. As can be seen in FIG. 10, the succession of ring members 51, 52, 54 and 55 is axially compressed by abutting the first ring member 51 against the adjacent end ring 33 and by providing an axially displaceable thrust ring 56 behind the last ring member 55. FIG. of the drawing shows a clamping mechanism which takes advantage of the normally required housing end flanges 57 and of the clamping rods 58 by means of which the pump housing and stator assembly are clamped together. The end flanges 57 in this case abut axially against the end faces 60 of the stator sleeve, the otherwise flat clamping face of the flange 57 including an annular groove 61 with an O-ring 62 received therein, the latter sealing the interface between the outer surface 34 of the stator sleeve and the segmental slats. This arrangement provides a direct seal between the end flanges 57 and the stator sleeve 1.
Several clamping rods 58 extend between the two opposing end flanges 57, the threaded portion 63 of the rods being conveniently extended to also serve for the adjustment of the aforementioned sleeve clamping mechanism. For this purpose, each clamping rod 57 either carries a separate clamping bracket engaging the thrust ring 56, or a closed clamping ring 64 with a bore for each clamping rod is arranged to engage the thrust ring 56 so that the axial clamping adjustment can be set conveniently by means of clamping nuts 65 and counter nuts 66.
A major advantage of this embodiment resides in the fact that the overall assembly dimensions of the novel adjustable diameter stator sleeve are such that it can be substituted for previously used non-adjustable stator sleeves. This compactness is primarily due to the use of comparatively small steel balls in conjunction with the clamping mechanism featuring closed ring members 51, 52, etc. It should be understood, of course, that other clamping mechanisms than those illustrated in the drawings may be used together with intermediate roll bodies for the purpose of obtaining a most uniform distribution of the compression forces on the stator sleeve.
What I claim is:
1. An adjustable stator assembly for ahelical screw pump comprising in combination:
a stator sleeve of a resiliently yielding material such as rubber and the like having a longitudinal cavity defined by a twin helix inside which may be received, in a known manner, an eccentrically rotating helical screw;
a plurality of parallel segmental slats of a hard, highly pressure resistant material arranged on the circumference of the stator sleeve, the slats extending longitudinally over at least a major portion of the sleeve length; and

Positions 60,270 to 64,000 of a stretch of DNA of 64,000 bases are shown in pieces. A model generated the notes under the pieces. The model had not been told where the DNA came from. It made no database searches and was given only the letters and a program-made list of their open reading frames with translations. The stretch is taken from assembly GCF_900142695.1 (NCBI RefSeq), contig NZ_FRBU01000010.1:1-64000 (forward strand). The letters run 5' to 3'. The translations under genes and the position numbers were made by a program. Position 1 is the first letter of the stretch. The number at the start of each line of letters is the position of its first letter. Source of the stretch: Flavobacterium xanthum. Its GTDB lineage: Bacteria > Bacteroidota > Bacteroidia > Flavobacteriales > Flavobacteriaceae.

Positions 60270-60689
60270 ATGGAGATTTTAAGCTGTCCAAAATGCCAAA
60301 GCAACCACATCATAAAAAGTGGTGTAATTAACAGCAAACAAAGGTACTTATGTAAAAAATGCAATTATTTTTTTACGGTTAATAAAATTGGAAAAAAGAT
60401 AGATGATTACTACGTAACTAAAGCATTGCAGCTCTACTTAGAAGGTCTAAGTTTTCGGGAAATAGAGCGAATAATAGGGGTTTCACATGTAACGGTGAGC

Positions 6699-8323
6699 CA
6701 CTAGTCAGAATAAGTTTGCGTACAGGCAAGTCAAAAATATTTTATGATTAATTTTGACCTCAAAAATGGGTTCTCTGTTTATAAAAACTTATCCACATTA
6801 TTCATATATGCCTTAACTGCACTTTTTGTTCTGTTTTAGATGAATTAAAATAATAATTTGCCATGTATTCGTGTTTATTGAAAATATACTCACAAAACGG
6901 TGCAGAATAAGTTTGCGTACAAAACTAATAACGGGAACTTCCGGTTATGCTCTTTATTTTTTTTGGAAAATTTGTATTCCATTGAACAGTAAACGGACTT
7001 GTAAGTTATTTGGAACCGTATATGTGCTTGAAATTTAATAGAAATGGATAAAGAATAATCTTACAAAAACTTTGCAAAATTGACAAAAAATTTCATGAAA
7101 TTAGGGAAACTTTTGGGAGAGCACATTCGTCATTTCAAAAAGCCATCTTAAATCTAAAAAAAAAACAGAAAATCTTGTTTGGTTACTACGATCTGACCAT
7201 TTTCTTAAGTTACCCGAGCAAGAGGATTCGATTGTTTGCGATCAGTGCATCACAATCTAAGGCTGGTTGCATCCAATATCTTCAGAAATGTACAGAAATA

means for radially compressing the stator sleeve through the application of radial pressure to said slats, the compressing means including:
a plurality of roll bodies bearing against the slats from the outside while being rollable thereonin at least one direction, each slat being thereby biased radially inwardly on at least two longitudinally spaced points;
means for transmitting compression forces between the roll bodies contained in any given radial plane through the stator assembly; and
means for adjusting the radial compression on said slats.
2. A stator assembly as defined in claim 1, wherein:
the roll bodies are balls arranged in several single annular rows around the segmental slats with small clearances between circumferentially adjacen balls;
the compression transmitting means is in the form of several axially spaced closed ring members surrounding the stator sleeve, each row of balls being axially abutted and radially restrained by the opposing ends of two such ring members of which at least one has an inwardly tapered end face with which it engages the balls;,and I the compression adjusting means is a means for forcibly approaching said ring members axially against each other, thereby creating an adjustable radially inwardly directed compression against said balls at least every other segmental slat is attached to the stator sleeve by means of a vulcanized bond. 4. A stator assembly as defined in claim 1, wherein:
at least 10, but preferably more than fifteen segmental slats are arranged adjacent to one another on the circumference of the stator sleeve, the slats being dispaceable relative to each other at least in the circumferential direction.
5. A stator assembly as defined in claim 4, wherein:
the segmental slats are arranged so that they circumferentially adjoin each other;.and
the surfaces of contact between adjoining slats are inclined in relation to the radial direction so that a reduction in the sleeve diameter under radial compression and a corresponding circumferential approach movement of the slats is made possible through a radial escape movement of adjoining slats along said contact surfaces.
6. A stator assembly as defined in claim 5, wherein:
the nummber of slats is an even one;
said contact surfaces between adjoining slats are inclined alternatingly in opposite direction in relation to the radial direction; and
the slats have a generally trapezoidal cross-sectional outline with alternatingly inwardly and outwardly facing bases.
7. A stator assembly as defined in claim 6, wherein: